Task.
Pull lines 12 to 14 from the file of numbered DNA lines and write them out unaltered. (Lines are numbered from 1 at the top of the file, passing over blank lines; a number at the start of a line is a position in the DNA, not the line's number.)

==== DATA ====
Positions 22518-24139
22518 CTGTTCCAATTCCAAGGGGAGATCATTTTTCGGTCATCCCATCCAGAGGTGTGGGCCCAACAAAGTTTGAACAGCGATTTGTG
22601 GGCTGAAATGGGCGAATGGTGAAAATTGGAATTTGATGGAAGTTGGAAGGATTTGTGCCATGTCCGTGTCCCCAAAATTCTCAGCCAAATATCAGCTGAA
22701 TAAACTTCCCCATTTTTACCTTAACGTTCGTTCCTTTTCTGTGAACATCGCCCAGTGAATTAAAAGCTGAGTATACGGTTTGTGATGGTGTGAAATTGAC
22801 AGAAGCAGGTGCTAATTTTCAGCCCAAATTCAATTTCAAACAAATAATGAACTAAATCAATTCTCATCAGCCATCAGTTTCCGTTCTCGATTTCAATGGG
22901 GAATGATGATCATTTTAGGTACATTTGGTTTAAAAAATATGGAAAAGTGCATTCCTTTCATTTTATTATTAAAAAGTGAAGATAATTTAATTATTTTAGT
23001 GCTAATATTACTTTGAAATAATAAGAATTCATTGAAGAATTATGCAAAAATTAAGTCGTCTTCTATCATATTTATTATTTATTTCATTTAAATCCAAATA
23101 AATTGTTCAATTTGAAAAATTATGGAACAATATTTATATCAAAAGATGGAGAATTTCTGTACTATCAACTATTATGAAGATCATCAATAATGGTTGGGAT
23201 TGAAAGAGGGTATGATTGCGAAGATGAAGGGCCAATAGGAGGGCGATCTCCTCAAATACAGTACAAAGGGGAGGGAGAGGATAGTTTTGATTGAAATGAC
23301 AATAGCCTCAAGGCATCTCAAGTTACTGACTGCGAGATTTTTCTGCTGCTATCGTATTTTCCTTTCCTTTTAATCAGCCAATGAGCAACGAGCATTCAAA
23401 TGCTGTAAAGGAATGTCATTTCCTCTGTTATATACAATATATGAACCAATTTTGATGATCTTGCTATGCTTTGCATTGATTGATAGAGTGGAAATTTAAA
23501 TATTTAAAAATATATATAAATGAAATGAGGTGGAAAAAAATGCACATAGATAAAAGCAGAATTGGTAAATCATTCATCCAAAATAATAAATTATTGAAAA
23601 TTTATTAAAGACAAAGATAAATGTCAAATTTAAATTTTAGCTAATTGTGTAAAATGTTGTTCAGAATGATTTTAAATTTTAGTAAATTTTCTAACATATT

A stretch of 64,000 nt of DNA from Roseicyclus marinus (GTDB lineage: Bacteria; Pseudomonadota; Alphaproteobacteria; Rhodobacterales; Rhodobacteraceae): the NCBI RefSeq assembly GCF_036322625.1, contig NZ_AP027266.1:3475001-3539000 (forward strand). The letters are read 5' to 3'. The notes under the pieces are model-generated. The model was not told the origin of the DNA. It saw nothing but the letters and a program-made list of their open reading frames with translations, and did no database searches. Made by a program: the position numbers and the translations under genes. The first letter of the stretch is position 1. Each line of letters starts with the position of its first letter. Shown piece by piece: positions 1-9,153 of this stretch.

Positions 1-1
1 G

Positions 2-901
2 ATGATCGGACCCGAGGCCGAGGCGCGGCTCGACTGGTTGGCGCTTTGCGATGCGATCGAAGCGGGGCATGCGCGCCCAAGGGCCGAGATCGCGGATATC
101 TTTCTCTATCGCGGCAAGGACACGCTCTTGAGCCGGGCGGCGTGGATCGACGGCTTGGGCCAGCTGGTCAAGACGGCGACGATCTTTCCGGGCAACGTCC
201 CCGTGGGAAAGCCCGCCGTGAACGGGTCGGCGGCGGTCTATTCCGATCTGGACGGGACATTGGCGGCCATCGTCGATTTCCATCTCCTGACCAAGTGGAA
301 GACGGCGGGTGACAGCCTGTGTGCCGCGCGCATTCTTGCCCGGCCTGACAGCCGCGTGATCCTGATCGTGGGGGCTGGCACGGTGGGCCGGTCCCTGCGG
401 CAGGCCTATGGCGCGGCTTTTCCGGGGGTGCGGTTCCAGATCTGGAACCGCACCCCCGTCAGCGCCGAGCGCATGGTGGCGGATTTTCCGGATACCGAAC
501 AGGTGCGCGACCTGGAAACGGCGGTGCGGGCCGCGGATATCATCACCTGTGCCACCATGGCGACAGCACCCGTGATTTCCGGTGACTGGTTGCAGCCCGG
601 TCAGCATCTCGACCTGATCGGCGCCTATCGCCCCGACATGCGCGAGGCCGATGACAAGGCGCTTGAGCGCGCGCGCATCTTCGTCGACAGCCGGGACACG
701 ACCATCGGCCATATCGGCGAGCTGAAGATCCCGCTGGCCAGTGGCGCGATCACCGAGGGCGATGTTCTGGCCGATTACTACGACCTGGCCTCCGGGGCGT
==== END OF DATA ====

23501 TATTTAAAAATATATATAAATGAAATGAGGTGGAAAAAAATGCACATAGATAAAAGCAGAATTGGTAAATCATTCATCCAAAATAATAAATTATTGAAAA
23601 TTTATTAAAGACAAAGATAAATGTCAAATTTAAATTTTAGCTAATTGTGTAAAATGTTGTTCAGAATGATTTTAAATTTTAGTAAATTTTCTAACATATT

A stretch of 64,000 nt of DNA from Roseicyclus marinus (GTDB lineage: Bacteria; Pseudomonadota; Alphaproteobacteria; Rhodobacterales; Rhodobacteraceae): the NCBI RefSeq assembly GCF_036322625.1, contig NZ_AP027266.1:3475001-3539000 (forward strand). The letters are read 5' to 3'. The notes under the pieces are model-generated. The model was not told the origin of the DNA. It saw nothing but the letters and a program-made list of their open reading frames with translations, and did no database searches. Made by a program: the position numbers and the translations under genes. The first letter of the stretch is position 1. Each line of letters starts with the position of its first letter. Shown piece by piece: positions 1-9,153 of this stretch.